If this “unprecedented” time has you feeling depressed, sluggish and unmotivated, my friend Paula Starker, RN, has some great suggestions to lift your spirits and regain your health.
“You’re deconditioned.” my friend’s doctor told her after she collapsed off the treadmill, unable to finish her cardiac stress test—despite the fact that her heart was okay. “You’re out of shape!” he explained. Exhausted, embarrassed and riddled with guilt, my friend wondered why she had ever given up working out at the gym in the first place. The truth is, the biggest problem with most exercise programs is that, like my friend, most people sooner or later quit. You figure it’s just not worth the effort to get in shape, even though you know it’s good for you. Guilt settles in. Hopelessness overwhelms you and you sink back into the rut of inactivity.
The Mind-Body Connection
It is a well-known fact that regular exercise produces many physical health benefits. Lesser known, however, are the positive effects of exercise on the mind. Exercise reduces skeletal muscle tension by burning off the excess adrenaline produced by stress that accumulates in muscles, so you ultimately feel relaxed. Exercise also:
• helps regulate stress hormones that affect sleep and wake cycles, so you sleep better
• increases alertness and improves concentration
• provides you with an outlet for your frustrations which can aggravate anxiety and depression
• releases endorphins, the body’s “natural pain killers,” into the bloodstream via the brain and nervous system, which regulate mind and body
Endorphins are naturally-occurring chemicals that reduce our mind’s perception of pain and stress. Endorphins are also linked to feelings of euphoria, modulation of appetite and production of sex hormones.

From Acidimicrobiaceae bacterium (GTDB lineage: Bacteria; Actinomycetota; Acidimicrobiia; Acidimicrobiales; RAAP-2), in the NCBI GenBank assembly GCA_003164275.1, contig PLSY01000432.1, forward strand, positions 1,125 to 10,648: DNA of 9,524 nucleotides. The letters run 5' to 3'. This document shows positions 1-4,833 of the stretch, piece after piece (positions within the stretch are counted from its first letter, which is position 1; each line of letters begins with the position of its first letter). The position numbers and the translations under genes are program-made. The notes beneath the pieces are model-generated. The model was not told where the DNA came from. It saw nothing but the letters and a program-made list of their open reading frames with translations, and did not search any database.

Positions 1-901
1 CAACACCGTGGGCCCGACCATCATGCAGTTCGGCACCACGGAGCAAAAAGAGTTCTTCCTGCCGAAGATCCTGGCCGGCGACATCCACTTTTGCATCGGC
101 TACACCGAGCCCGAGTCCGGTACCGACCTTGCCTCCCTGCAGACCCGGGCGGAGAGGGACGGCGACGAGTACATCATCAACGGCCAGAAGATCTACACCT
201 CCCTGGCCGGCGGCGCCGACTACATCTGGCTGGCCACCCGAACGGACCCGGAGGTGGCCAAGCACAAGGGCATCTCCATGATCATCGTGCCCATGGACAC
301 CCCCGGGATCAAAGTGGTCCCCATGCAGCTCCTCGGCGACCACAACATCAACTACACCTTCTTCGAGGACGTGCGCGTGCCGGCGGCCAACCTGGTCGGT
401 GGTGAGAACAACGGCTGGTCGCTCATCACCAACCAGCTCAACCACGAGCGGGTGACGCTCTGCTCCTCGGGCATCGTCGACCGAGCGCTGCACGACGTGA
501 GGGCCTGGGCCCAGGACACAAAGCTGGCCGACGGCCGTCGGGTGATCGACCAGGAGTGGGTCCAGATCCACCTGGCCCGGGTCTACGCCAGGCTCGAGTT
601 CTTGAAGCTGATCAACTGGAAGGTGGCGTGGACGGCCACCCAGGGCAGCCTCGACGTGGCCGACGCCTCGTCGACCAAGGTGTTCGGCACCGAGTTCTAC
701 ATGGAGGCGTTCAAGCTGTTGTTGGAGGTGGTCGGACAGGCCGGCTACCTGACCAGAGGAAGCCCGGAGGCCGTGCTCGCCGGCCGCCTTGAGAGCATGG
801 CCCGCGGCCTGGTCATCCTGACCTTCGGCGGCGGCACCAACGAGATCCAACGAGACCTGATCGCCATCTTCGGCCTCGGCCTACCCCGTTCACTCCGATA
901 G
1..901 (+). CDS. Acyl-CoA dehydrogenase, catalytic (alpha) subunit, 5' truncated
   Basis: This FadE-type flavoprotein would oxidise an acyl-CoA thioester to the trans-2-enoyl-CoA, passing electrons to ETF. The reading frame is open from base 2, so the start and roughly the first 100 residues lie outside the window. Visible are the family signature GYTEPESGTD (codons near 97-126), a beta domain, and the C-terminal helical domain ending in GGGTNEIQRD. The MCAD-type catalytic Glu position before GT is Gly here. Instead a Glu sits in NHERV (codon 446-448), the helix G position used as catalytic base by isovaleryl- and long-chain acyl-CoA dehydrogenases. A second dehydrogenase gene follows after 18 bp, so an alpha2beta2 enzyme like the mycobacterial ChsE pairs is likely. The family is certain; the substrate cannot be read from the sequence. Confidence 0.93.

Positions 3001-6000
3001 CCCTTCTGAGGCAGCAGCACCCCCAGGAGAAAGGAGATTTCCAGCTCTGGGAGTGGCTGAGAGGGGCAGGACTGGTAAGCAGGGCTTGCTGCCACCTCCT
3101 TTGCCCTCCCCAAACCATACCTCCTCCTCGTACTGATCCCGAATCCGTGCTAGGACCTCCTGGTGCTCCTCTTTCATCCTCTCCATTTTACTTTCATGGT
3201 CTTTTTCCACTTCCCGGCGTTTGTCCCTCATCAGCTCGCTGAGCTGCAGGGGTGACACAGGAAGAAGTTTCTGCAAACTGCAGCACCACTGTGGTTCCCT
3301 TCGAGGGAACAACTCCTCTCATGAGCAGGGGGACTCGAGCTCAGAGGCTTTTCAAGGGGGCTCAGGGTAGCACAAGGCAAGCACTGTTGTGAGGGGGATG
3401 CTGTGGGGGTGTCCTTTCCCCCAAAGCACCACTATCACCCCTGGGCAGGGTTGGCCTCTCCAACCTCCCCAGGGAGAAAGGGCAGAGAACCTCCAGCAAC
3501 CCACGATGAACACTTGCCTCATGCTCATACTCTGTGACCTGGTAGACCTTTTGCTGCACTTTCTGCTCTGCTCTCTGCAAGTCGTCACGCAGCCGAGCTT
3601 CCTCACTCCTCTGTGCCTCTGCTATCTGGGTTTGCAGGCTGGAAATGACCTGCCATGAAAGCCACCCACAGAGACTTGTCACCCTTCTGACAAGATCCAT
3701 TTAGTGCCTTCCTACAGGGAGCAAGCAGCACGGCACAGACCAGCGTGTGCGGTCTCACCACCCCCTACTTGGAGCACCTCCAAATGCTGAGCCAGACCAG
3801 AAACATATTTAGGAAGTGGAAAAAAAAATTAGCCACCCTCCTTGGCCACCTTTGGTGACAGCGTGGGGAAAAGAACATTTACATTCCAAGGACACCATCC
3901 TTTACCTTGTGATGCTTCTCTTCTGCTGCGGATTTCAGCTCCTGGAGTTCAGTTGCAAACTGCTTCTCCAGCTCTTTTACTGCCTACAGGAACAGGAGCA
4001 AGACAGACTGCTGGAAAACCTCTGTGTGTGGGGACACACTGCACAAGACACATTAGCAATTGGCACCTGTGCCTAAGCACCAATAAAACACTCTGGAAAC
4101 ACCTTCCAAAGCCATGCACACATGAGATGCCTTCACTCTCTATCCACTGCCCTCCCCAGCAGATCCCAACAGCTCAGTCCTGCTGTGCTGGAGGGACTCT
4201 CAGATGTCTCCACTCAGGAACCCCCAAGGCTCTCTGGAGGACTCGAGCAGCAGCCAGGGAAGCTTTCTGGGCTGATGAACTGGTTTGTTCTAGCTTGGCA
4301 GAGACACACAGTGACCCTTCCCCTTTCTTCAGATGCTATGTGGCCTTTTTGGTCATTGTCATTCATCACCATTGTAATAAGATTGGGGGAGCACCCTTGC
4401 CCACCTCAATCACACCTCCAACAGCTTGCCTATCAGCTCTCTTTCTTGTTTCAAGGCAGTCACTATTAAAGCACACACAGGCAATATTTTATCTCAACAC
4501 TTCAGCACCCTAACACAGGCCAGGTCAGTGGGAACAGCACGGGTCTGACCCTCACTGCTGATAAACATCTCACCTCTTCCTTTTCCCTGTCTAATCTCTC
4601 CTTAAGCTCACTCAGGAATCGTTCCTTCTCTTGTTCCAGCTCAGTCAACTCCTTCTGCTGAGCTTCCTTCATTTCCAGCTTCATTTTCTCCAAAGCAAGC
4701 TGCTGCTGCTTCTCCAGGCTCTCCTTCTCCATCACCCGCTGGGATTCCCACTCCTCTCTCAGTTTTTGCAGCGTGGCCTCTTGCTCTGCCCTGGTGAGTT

Surprising recent research correlates the powerful effect of exercise on depression. A study of older adults concluded that exercise alone was a “robust treatment for patients with major depression.” (Blumenthal, Ph.D., 1999) Those who exercised for 30 minutes three times per week did better than adults who took an anti-depressant medication and those who took an anti-depressant plus exercised. It is unclear whether the “exercise only” adults did well as a result of endorphin production or because of the subsequent feelings of empowerment that come from personal accomplishment. But nonetheless, it proves the effect of exercise on the body and mind. In other research, longevity studies from pockets of centenarians around the world rank regular exercise at the top of the list as a secret to living a long and healthy life!
Know What Drives You
Before taking those first steps, take some time to ask yourself what type of exercise program you will mostly likely enjoy and succeed at doing. Consider the following:
• List your interests (old and new; cycling, walking, swimming, etc.) and focus on what energizes you
• Identify your peak energy level during the day and schedule your workouts around this time
• Download your favorite books, music or podcasts to engage your brain while you hit the pavement or engage in your workout
Overcome Mental Roadblocks
What are some mental roadblocks that barricade you from walking along the path toward fitness? How can you muster up enough energy to exercise when fitness seems insurmountable? Do you know that you can make and keep exercise as a natural, guilt-free and an even enjoyable part of your regular lifestyle? You can start today by exploring specific barriers that keep you from becoming healthier and developing your own individualized strategies to conquer them.
Roadblock #1: Getting Started
The road to achieving an optimal state of physical fitness requires time, dedication and hard work. Unfortunately, many are discouraged from even taking the first steps toward better fitness due to a lack of perspective and unrealistic goal setting. Feelings of guilt about taking time away from family members to exercise can squelch your desire to nurture yourself. Not knowing where or how to start can also sideline your best intentions.